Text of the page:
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Impact of inherited geometries on syn-orogenic foreland basin

Abstract : Foreland basins record the evolution of orogens through sedimentary accumulation and recycling and, as such, represent unique archives of the evolution of orogenic systems. Foreland basins are, however, complex source-to-sink systems responding to the uplift of the mountain range, thrusting, eustasy, climate, and the type of lithologies eroded. The respective contributions of these parameters has been numerically evaluated, the influence of the inherited geometries of the foreland on the sediment routing systems has not yet been investigated. We use a Landscape Evolution Model (FastScape) to explore the effect of varying foreland paleo-topography on its stratigraphic architecture. Models consist of a half mountain range steadily uplifting (0.5 mm/yr) over 25 Myrs. Eroded material is transported and deposited in a foreland domain and a distal open marine domain. We present 4 setups with varying paleo-topographies in the foreland domain: an initial flat foreland at sea level (M1), an elevated flat continental foreland (+300 m, M2), a pre-existing 1 km-deep and 100 km-wide depression at the foot of the growing orogen with either a flat forebulge at sea level (M3) or an elevated forebulge (+300m; M4). Our result show that an elevated foreland domain produces, after 25 Myrs, a thinner foreland basin because the faster and efficient sediment export of sediment out of the foreland to the open marine domain reduces the sedimentary load and, in doing so, the flexure. In contrast, a pre-existing depression at the foot of the range, produces a thicker foreland basin because the additional load filling the initial space increases the flexural response. We show that a pre-existing bathymetry is required to preserve marine deposits in the foreland basin. In our experiments, the landscape after 25 Myrs cannot be used to infer the initial foreland geometry as the initial foreland influences is smoothed out after ~10-15 Myrs. The stratigraphic architectures of the foreland basin are nonetheless different. In addition, we show that emplacement of an alluvial fan at the foot of the range results in a transient drop in erosion rate in the range by locally increasing the base-level (autogenetic feedback).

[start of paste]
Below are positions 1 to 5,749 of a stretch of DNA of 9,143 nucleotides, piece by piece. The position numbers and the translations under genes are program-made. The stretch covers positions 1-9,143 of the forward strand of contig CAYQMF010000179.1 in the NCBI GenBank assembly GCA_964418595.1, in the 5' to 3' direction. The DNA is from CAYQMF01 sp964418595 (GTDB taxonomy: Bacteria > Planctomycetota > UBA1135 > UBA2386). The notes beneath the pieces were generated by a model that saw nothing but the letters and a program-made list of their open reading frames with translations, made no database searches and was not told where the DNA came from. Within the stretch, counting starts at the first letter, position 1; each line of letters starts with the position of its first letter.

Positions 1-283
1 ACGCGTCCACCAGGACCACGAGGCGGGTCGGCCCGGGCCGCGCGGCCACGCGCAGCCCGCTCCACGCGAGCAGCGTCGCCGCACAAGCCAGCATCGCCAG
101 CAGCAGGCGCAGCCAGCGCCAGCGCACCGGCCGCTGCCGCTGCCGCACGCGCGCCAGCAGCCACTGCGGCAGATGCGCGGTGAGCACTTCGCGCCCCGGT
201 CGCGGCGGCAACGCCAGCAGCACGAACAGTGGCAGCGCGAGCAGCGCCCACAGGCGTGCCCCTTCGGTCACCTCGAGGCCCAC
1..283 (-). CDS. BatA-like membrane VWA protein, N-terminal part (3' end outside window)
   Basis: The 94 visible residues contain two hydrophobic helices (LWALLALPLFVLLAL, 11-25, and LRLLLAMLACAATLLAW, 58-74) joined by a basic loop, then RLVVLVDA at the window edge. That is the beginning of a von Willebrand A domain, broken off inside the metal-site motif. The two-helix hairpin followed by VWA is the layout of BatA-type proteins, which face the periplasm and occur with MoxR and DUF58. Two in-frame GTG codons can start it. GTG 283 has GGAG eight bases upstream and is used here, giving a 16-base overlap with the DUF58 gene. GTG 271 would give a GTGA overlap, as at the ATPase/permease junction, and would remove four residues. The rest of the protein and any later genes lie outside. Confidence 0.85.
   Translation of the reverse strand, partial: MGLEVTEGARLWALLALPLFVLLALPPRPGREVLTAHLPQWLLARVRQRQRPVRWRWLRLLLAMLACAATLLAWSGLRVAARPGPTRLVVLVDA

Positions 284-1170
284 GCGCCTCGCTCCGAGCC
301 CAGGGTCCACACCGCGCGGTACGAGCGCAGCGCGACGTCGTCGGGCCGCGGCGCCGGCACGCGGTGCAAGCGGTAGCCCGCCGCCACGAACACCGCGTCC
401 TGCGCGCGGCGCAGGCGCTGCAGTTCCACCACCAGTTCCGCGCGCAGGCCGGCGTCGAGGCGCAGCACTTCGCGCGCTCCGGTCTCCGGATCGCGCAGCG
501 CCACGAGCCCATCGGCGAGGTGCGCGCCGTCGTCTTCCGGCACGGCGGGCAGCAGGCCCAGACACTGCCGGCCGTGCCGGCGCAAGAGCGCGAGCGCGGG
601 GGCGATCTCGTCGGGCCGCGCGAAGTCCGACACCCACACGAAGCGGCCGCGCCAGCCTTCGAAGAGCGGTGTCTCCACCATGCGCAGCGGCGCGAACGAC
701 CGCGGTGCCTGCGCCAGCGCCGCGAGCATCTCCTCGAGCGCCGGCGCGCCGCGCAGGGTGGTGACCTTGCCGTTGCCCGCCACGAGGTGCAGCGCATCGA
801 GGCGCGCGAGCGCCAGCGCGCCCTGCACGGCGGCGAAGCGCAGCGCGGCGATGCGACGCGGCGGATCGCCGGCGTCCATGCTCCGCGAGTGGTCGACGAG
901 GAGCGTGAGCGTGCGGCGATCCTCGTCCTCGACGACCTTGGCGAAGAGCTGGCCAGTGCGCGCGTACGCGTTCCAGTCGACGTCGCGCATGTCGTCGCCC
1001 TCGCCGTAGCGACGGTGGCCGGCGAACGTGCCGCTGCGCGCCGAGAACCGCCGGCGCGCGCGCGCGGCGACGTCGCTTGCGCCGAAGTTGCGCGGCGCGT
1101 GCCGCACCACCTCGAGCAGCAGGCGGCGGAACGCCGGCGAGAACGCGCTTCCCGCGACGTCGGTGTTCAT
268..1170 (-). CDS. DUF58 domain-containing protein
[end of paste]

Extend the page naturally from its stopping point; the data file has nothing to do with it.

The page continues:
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Submitted on : Monday, June 13, 2022 - 10:56:21 AM
Last modification on : Wednesday, November 16, 2022 - 11:46:09 AM

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Distributed under a Creative Commons Attribution 4.0 International License

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  • HAL Id : insu-03693855, version 1

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Benjamin Gerard, Delphine Rouby, Ritske Huismans, Cécile Robin. Impact of inherited geometries on syn-orogenic foreland basin. European Geosciences Union General Assembly 2022 (EGU22), European Geosciences Union, May 2022, Vienna, Austria. pp.EGU22-2781. ⟨insu-03693855⟩

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